Tag: Barack Obama

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Political Trends and Gun Control Politics

From today’s Washington Post:

During his campaign, Obama supported reintroducing the lapsed assault weapon ban, promised to eliminate an amendment requiring the FBI to destroy records of gun buyers’ background checks and advocated closing the gun-show loophole. Since taking office, the president has done none of that, and before the midterm elections, he shelved a proposal requiring gun dealers to report bulk sales of high-powered semiautomatic rifles. In his State of the Union address, just weeks after the Giffords shooting in January, Obama made no mention of guns. … Other leading Democrats, even those traditionally willing to offer full-throated support for gun-control efforts, have grown surprisingly less vocal as they take on more of a national role.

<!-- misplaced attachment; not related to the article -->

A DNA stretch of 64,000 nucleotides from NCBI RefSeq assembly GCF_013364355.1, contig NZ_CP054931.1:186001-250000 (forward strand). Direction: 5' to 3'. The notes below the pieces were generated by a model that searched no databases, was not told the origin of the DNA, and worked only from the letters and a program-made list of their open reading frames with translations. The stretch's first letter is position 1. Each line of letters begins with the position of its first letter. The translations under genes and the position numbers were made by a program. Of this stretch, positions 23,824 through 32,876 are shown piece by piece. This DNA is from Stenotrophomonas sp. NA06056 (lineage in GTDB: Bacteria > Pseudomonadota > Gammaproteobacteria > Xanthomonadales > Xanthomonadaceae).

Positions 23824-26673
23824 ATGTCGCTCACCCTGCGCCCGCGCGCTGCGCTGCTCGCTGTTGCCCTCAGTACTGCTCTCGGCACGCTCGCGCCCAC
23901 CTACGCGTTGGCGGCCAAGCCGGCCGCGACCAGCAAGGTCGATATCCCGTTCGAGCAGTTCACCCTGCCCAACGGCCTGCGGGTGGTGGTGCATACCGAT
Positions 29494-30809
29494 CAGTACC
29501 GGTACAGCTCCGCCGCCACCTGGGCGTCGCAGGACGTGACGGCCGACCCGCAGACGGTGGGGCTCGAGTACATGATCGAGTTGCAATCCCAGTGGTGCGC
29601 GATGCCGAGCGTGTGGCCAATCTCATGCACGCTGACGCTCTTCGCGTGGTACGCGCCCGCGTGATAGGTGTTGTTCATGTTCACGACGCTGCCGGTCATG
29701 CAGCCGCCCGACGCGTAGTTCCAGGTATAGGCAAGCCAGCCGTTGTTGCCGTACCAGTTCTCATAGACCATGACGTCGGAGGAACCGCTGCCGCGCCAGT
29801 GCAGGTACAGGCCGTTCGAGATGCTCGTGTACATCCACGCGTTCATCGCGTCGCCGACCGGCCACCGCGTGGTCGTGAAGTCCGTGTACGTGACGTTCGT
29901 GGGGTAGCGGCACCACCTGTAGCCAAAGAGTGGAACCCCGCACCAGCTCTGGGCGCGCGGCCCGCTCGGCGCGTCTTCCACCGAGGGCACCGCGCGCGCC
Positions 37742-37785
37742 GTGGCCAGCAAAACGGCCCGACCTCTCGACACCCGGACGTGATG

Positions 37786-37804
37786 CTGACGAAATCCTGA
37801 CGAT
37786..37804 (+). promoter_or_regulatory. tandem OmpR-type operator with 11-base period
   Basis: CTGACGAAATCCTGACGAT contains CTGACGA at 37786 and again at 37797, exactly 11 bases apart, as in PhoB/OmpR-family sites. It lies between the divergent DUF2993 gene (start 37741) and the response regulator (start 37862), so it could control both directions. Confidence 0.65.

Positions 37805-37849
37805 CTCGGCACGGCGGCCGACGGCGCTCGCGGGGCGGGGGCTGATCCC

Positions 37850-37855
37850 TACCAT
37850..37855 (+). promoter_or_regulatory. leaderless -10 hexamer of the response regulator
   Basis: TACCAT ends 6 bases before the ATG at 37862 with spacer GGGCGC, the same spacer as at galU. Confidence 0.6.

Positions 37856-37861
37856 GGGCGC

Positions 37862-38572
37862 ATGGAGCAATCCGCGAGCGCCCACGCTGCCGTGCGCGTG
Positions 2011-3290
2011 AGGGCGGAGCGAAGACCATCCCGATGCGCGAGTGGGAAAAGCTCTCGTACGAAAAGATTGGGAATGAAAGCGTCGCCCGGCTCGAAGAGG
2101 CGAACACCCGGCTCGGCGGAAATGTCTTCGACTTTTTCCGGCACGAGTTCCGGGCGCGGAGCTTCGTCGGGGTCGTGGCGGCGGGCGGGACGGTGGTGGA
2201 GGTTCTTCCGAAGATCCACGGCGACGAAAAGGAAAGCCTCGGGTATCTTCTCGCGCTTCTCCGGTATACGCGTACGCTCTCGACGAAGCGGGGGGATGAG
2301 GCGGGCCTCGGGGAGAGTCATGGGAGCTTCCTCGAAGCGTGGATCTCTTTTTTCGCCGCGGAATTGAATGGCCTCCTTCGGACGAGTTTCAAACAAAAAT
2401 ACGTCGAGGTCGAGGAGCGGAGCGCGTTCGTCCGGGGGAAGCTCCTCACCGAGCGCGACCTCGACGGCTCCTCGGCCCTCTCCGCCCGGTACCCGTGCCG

The Dems have lost enthusiasm for gun control.  No question.  But seems to me that media interest is also a big factor here.  When the news media turned from Gabrielle Giffords to Libya, that’s where Obama went next.

For related Cato work, go here and here.

GE and Obama: A Betrothal at the Altar of Industrial Policy

The angry Left has been calling for President Obama to fire Jeffrey Immelt from his position as head of the President’s Council on Jobs and Competitiveness. I think that would be a good idea, but for different reasons.

Sen. Russ Feingold, Moveon.Org, and the regular scribes at the Huffington Post see Immelt, the chairman and CEO of General Electric, as unfit to advise the president because GE invests some of its resources abroad and, despite worldwide profits of $14.2 billion, paid no taxes in 2010. No illegalities are alleged, mind you; GE — like every other U.S. multinational — responds to incentives, including those resulting from tax policy and regulations concocted in Washington.